Targeting DNA Damage Response and Replication Stress in Pancreatic Cancer
BACKGROUND & AIMS/OBJECTIVE:Continuing recalcitrance to therapy cements pancreatic cancer (PC) as the most lethal malignancy, which is set to become the second leading cause of cancer death in our society. The study aim was to investigate the association between DNA damage response (DDR), replication stress, and novel therapeutic response in PC to develop a biomarker-driven therapeutic strategy targeting DDR and replication stress in PC. METHODS:We interrogated the transcriptome, genome, proteome, and functional characteristics of 61 novel PC patient-derived cell lines to define novel therapeutic strategies targeting DDR and replication stress. Validation was done in patient-derived xenografts and human PC organoids. RESULTS:Patient-derived cell lines faithfully recapitulate the epithelial component of pancreatic tumors, including previously described molecular subtypes. Biomarkers of DDR deficiency, including a novel signature of homologous recombination deficiency, cosegregates with response to platinum (P < .001) and PARP inhibitor therapy (P < .001) inÂ vitro and inÂ vivo. We generated a novel signature of replication stress that predicts response to ATR (P < .018) and WEE1 inhibitor (P < .029) treatment in both cell lines and human PC organoids. Replication stress was enriched in the squamous subtype of PC (P < .001) but was not associated with DDR deficiency. CONCLUSIONS:Replication stress and DDR deficiency are independent of each other, creating opportunities for therapy in DDR-proficient PC and after platinum therapy.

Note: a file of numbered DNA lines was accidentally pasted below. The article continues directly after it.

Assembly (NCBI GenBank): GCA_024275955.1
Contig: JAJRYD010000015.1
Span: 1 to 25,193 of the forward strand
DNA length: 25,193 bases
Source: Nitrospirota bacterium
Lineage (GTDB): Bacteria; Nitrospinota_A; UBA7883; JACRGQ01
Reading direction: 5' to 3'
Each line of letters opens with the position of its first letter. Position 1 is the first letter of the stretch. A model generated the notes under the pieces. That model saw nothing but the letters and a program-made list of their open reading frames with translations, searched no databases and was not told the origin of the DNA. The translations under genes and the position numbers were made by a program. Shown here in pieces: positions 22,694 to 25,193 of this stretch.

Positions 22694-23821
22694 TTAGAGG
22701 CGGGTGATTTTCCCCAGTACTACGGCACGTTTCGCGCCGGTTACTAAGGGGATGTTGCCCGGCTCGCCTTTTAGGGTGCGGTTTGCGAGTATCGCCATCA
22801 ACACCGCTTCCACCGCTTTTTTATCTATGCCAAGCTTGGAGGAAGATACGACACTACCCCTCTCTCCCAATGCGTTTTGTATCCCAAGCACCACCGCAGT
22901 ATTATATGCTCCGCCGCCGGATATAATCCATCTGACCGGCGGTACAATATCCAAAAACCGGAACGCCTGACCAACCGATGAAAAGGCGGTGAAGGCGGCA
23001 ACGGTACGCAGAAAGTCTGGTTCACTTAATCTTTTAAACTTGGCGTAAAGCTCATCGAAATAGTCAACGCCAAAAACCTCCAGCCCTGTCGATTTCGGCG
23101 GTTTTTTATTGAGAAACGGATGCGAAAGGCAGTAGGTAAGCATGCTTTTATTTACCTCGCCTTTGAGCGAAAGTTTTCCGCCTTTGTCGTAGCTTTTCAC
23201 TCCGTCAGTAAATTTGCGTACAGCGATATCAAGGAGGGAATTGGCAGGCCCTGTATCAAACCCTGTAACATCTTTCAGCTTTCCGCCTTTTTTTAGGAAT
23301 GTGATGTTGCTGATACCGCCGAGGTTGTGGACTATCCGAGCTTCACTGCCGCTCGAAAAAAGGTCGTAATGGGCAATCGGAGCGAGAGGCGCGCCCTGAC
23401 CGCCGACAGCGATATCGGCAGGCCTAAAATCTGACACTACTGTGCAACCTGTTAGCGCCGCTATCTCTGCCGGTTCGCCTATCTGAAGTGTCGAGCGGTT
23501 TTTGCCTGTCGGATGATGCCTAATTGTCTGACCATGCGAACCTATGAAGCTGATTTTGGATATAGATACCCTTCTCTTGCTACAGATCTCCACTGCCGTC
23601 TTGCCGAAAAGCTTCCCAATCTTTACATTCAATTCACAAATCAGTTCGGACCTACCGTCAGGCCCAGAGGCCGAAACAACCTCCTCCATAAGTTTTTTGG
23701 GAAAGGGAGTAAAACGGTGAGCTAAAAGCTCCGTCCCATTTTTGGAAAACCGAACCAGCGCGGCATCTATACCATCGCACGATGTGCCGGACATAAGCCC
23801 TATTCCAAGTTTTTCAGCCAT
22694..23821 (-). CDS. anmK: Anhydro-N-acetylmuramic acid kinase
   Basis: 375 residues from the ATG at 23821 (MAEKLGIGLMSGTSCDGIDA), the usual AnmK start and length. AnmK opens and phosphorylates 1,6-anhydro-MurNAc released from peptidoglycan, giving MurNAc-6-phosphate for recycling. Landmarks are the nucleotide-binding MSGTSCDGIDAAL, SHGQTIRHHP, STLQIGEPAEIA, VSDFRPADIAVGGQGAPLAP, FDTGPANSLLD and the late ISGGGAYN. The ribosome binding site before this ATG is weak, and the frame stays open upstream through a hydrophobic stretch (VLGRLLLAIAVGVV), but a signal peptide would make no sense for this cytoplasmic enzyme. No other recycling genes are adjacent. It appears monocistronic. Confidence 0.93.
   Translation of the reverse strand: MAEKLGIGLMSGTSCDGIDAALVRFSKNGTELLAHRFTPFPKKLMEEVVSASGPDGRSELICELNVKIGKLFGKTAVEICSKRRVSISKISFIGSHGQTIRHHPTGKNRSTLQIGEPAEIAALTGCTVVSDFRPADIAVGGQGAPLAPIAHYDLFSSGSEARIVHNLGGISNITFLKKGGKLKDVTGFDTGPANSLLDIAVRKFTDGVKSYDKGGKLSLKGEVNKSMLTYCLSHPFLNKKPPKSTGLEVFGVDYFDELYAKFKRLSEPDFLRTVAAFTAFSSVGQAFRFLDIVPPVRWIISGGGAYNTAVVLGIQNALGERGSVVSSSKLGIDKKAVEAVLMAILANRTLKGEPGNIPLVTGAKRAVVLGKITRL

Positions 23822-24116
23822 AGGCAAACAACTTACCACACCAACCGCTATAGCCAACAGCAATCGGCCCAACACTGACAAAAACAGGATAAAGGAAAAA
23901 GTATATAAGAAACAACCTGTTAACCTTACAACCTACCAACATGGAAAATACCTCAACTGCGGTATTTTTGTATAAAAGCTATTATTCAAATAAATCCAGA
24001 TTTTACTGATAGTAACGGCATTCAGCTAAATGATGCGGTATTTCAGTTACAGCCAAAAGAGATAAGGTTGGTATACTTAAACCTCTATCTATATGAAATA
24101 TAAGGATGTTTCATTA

Author Correction: Integrating microarray-based spatial transcriptomics and single-cell RNA-seq reveals tissue architecture in pancreatic ductal adenocarcinomas
A Correction to this paper has been published: https://doi.org/10.1038/s41587-019-0392-8.
Extracellular Vesicle and Particle Biomarkers Define Multiple Human Cancers
There is an unmet clinical need for improved tissue and liquid biopsy tools for cancer detection. We investigated the proteomic profile of extracellular vesicles and particles (EVPs) in 426 human samples from tissue explants (TEs), plasma, and other bodily fluids. Among traditional exosome markers, CD9, HSPA8, ALIX, and HSP90AB1 represent pan-EVP markers, while ACTB, MSN, and RAP1B are novel pan-EVP markers. To confirm that EVPs are ideal diagnostic tools, we analyzed proteomes of TE- (nÂ = 151) and plasma-derived (nÂ = 120) EVPs. Comparison of TE EVPs identified proteins (e.g., VCAN, TNC, and THBS2) that distinguish tumors from normal tissues with 90% sensitivity/94% specificity. Machine-learning classification of plasma-derived EVP cargo, including immunoglobulins, revealed 95% sensitivity/90% specificity in detecting cancer. Finally, we defined a panel of tumor-type-specific EVP proteins in TEs and plasma, which can classify tumors of unknown primary origin. Thus, EVP proteins can serve as reliable biomarkers for cancer detection and determining cancer type.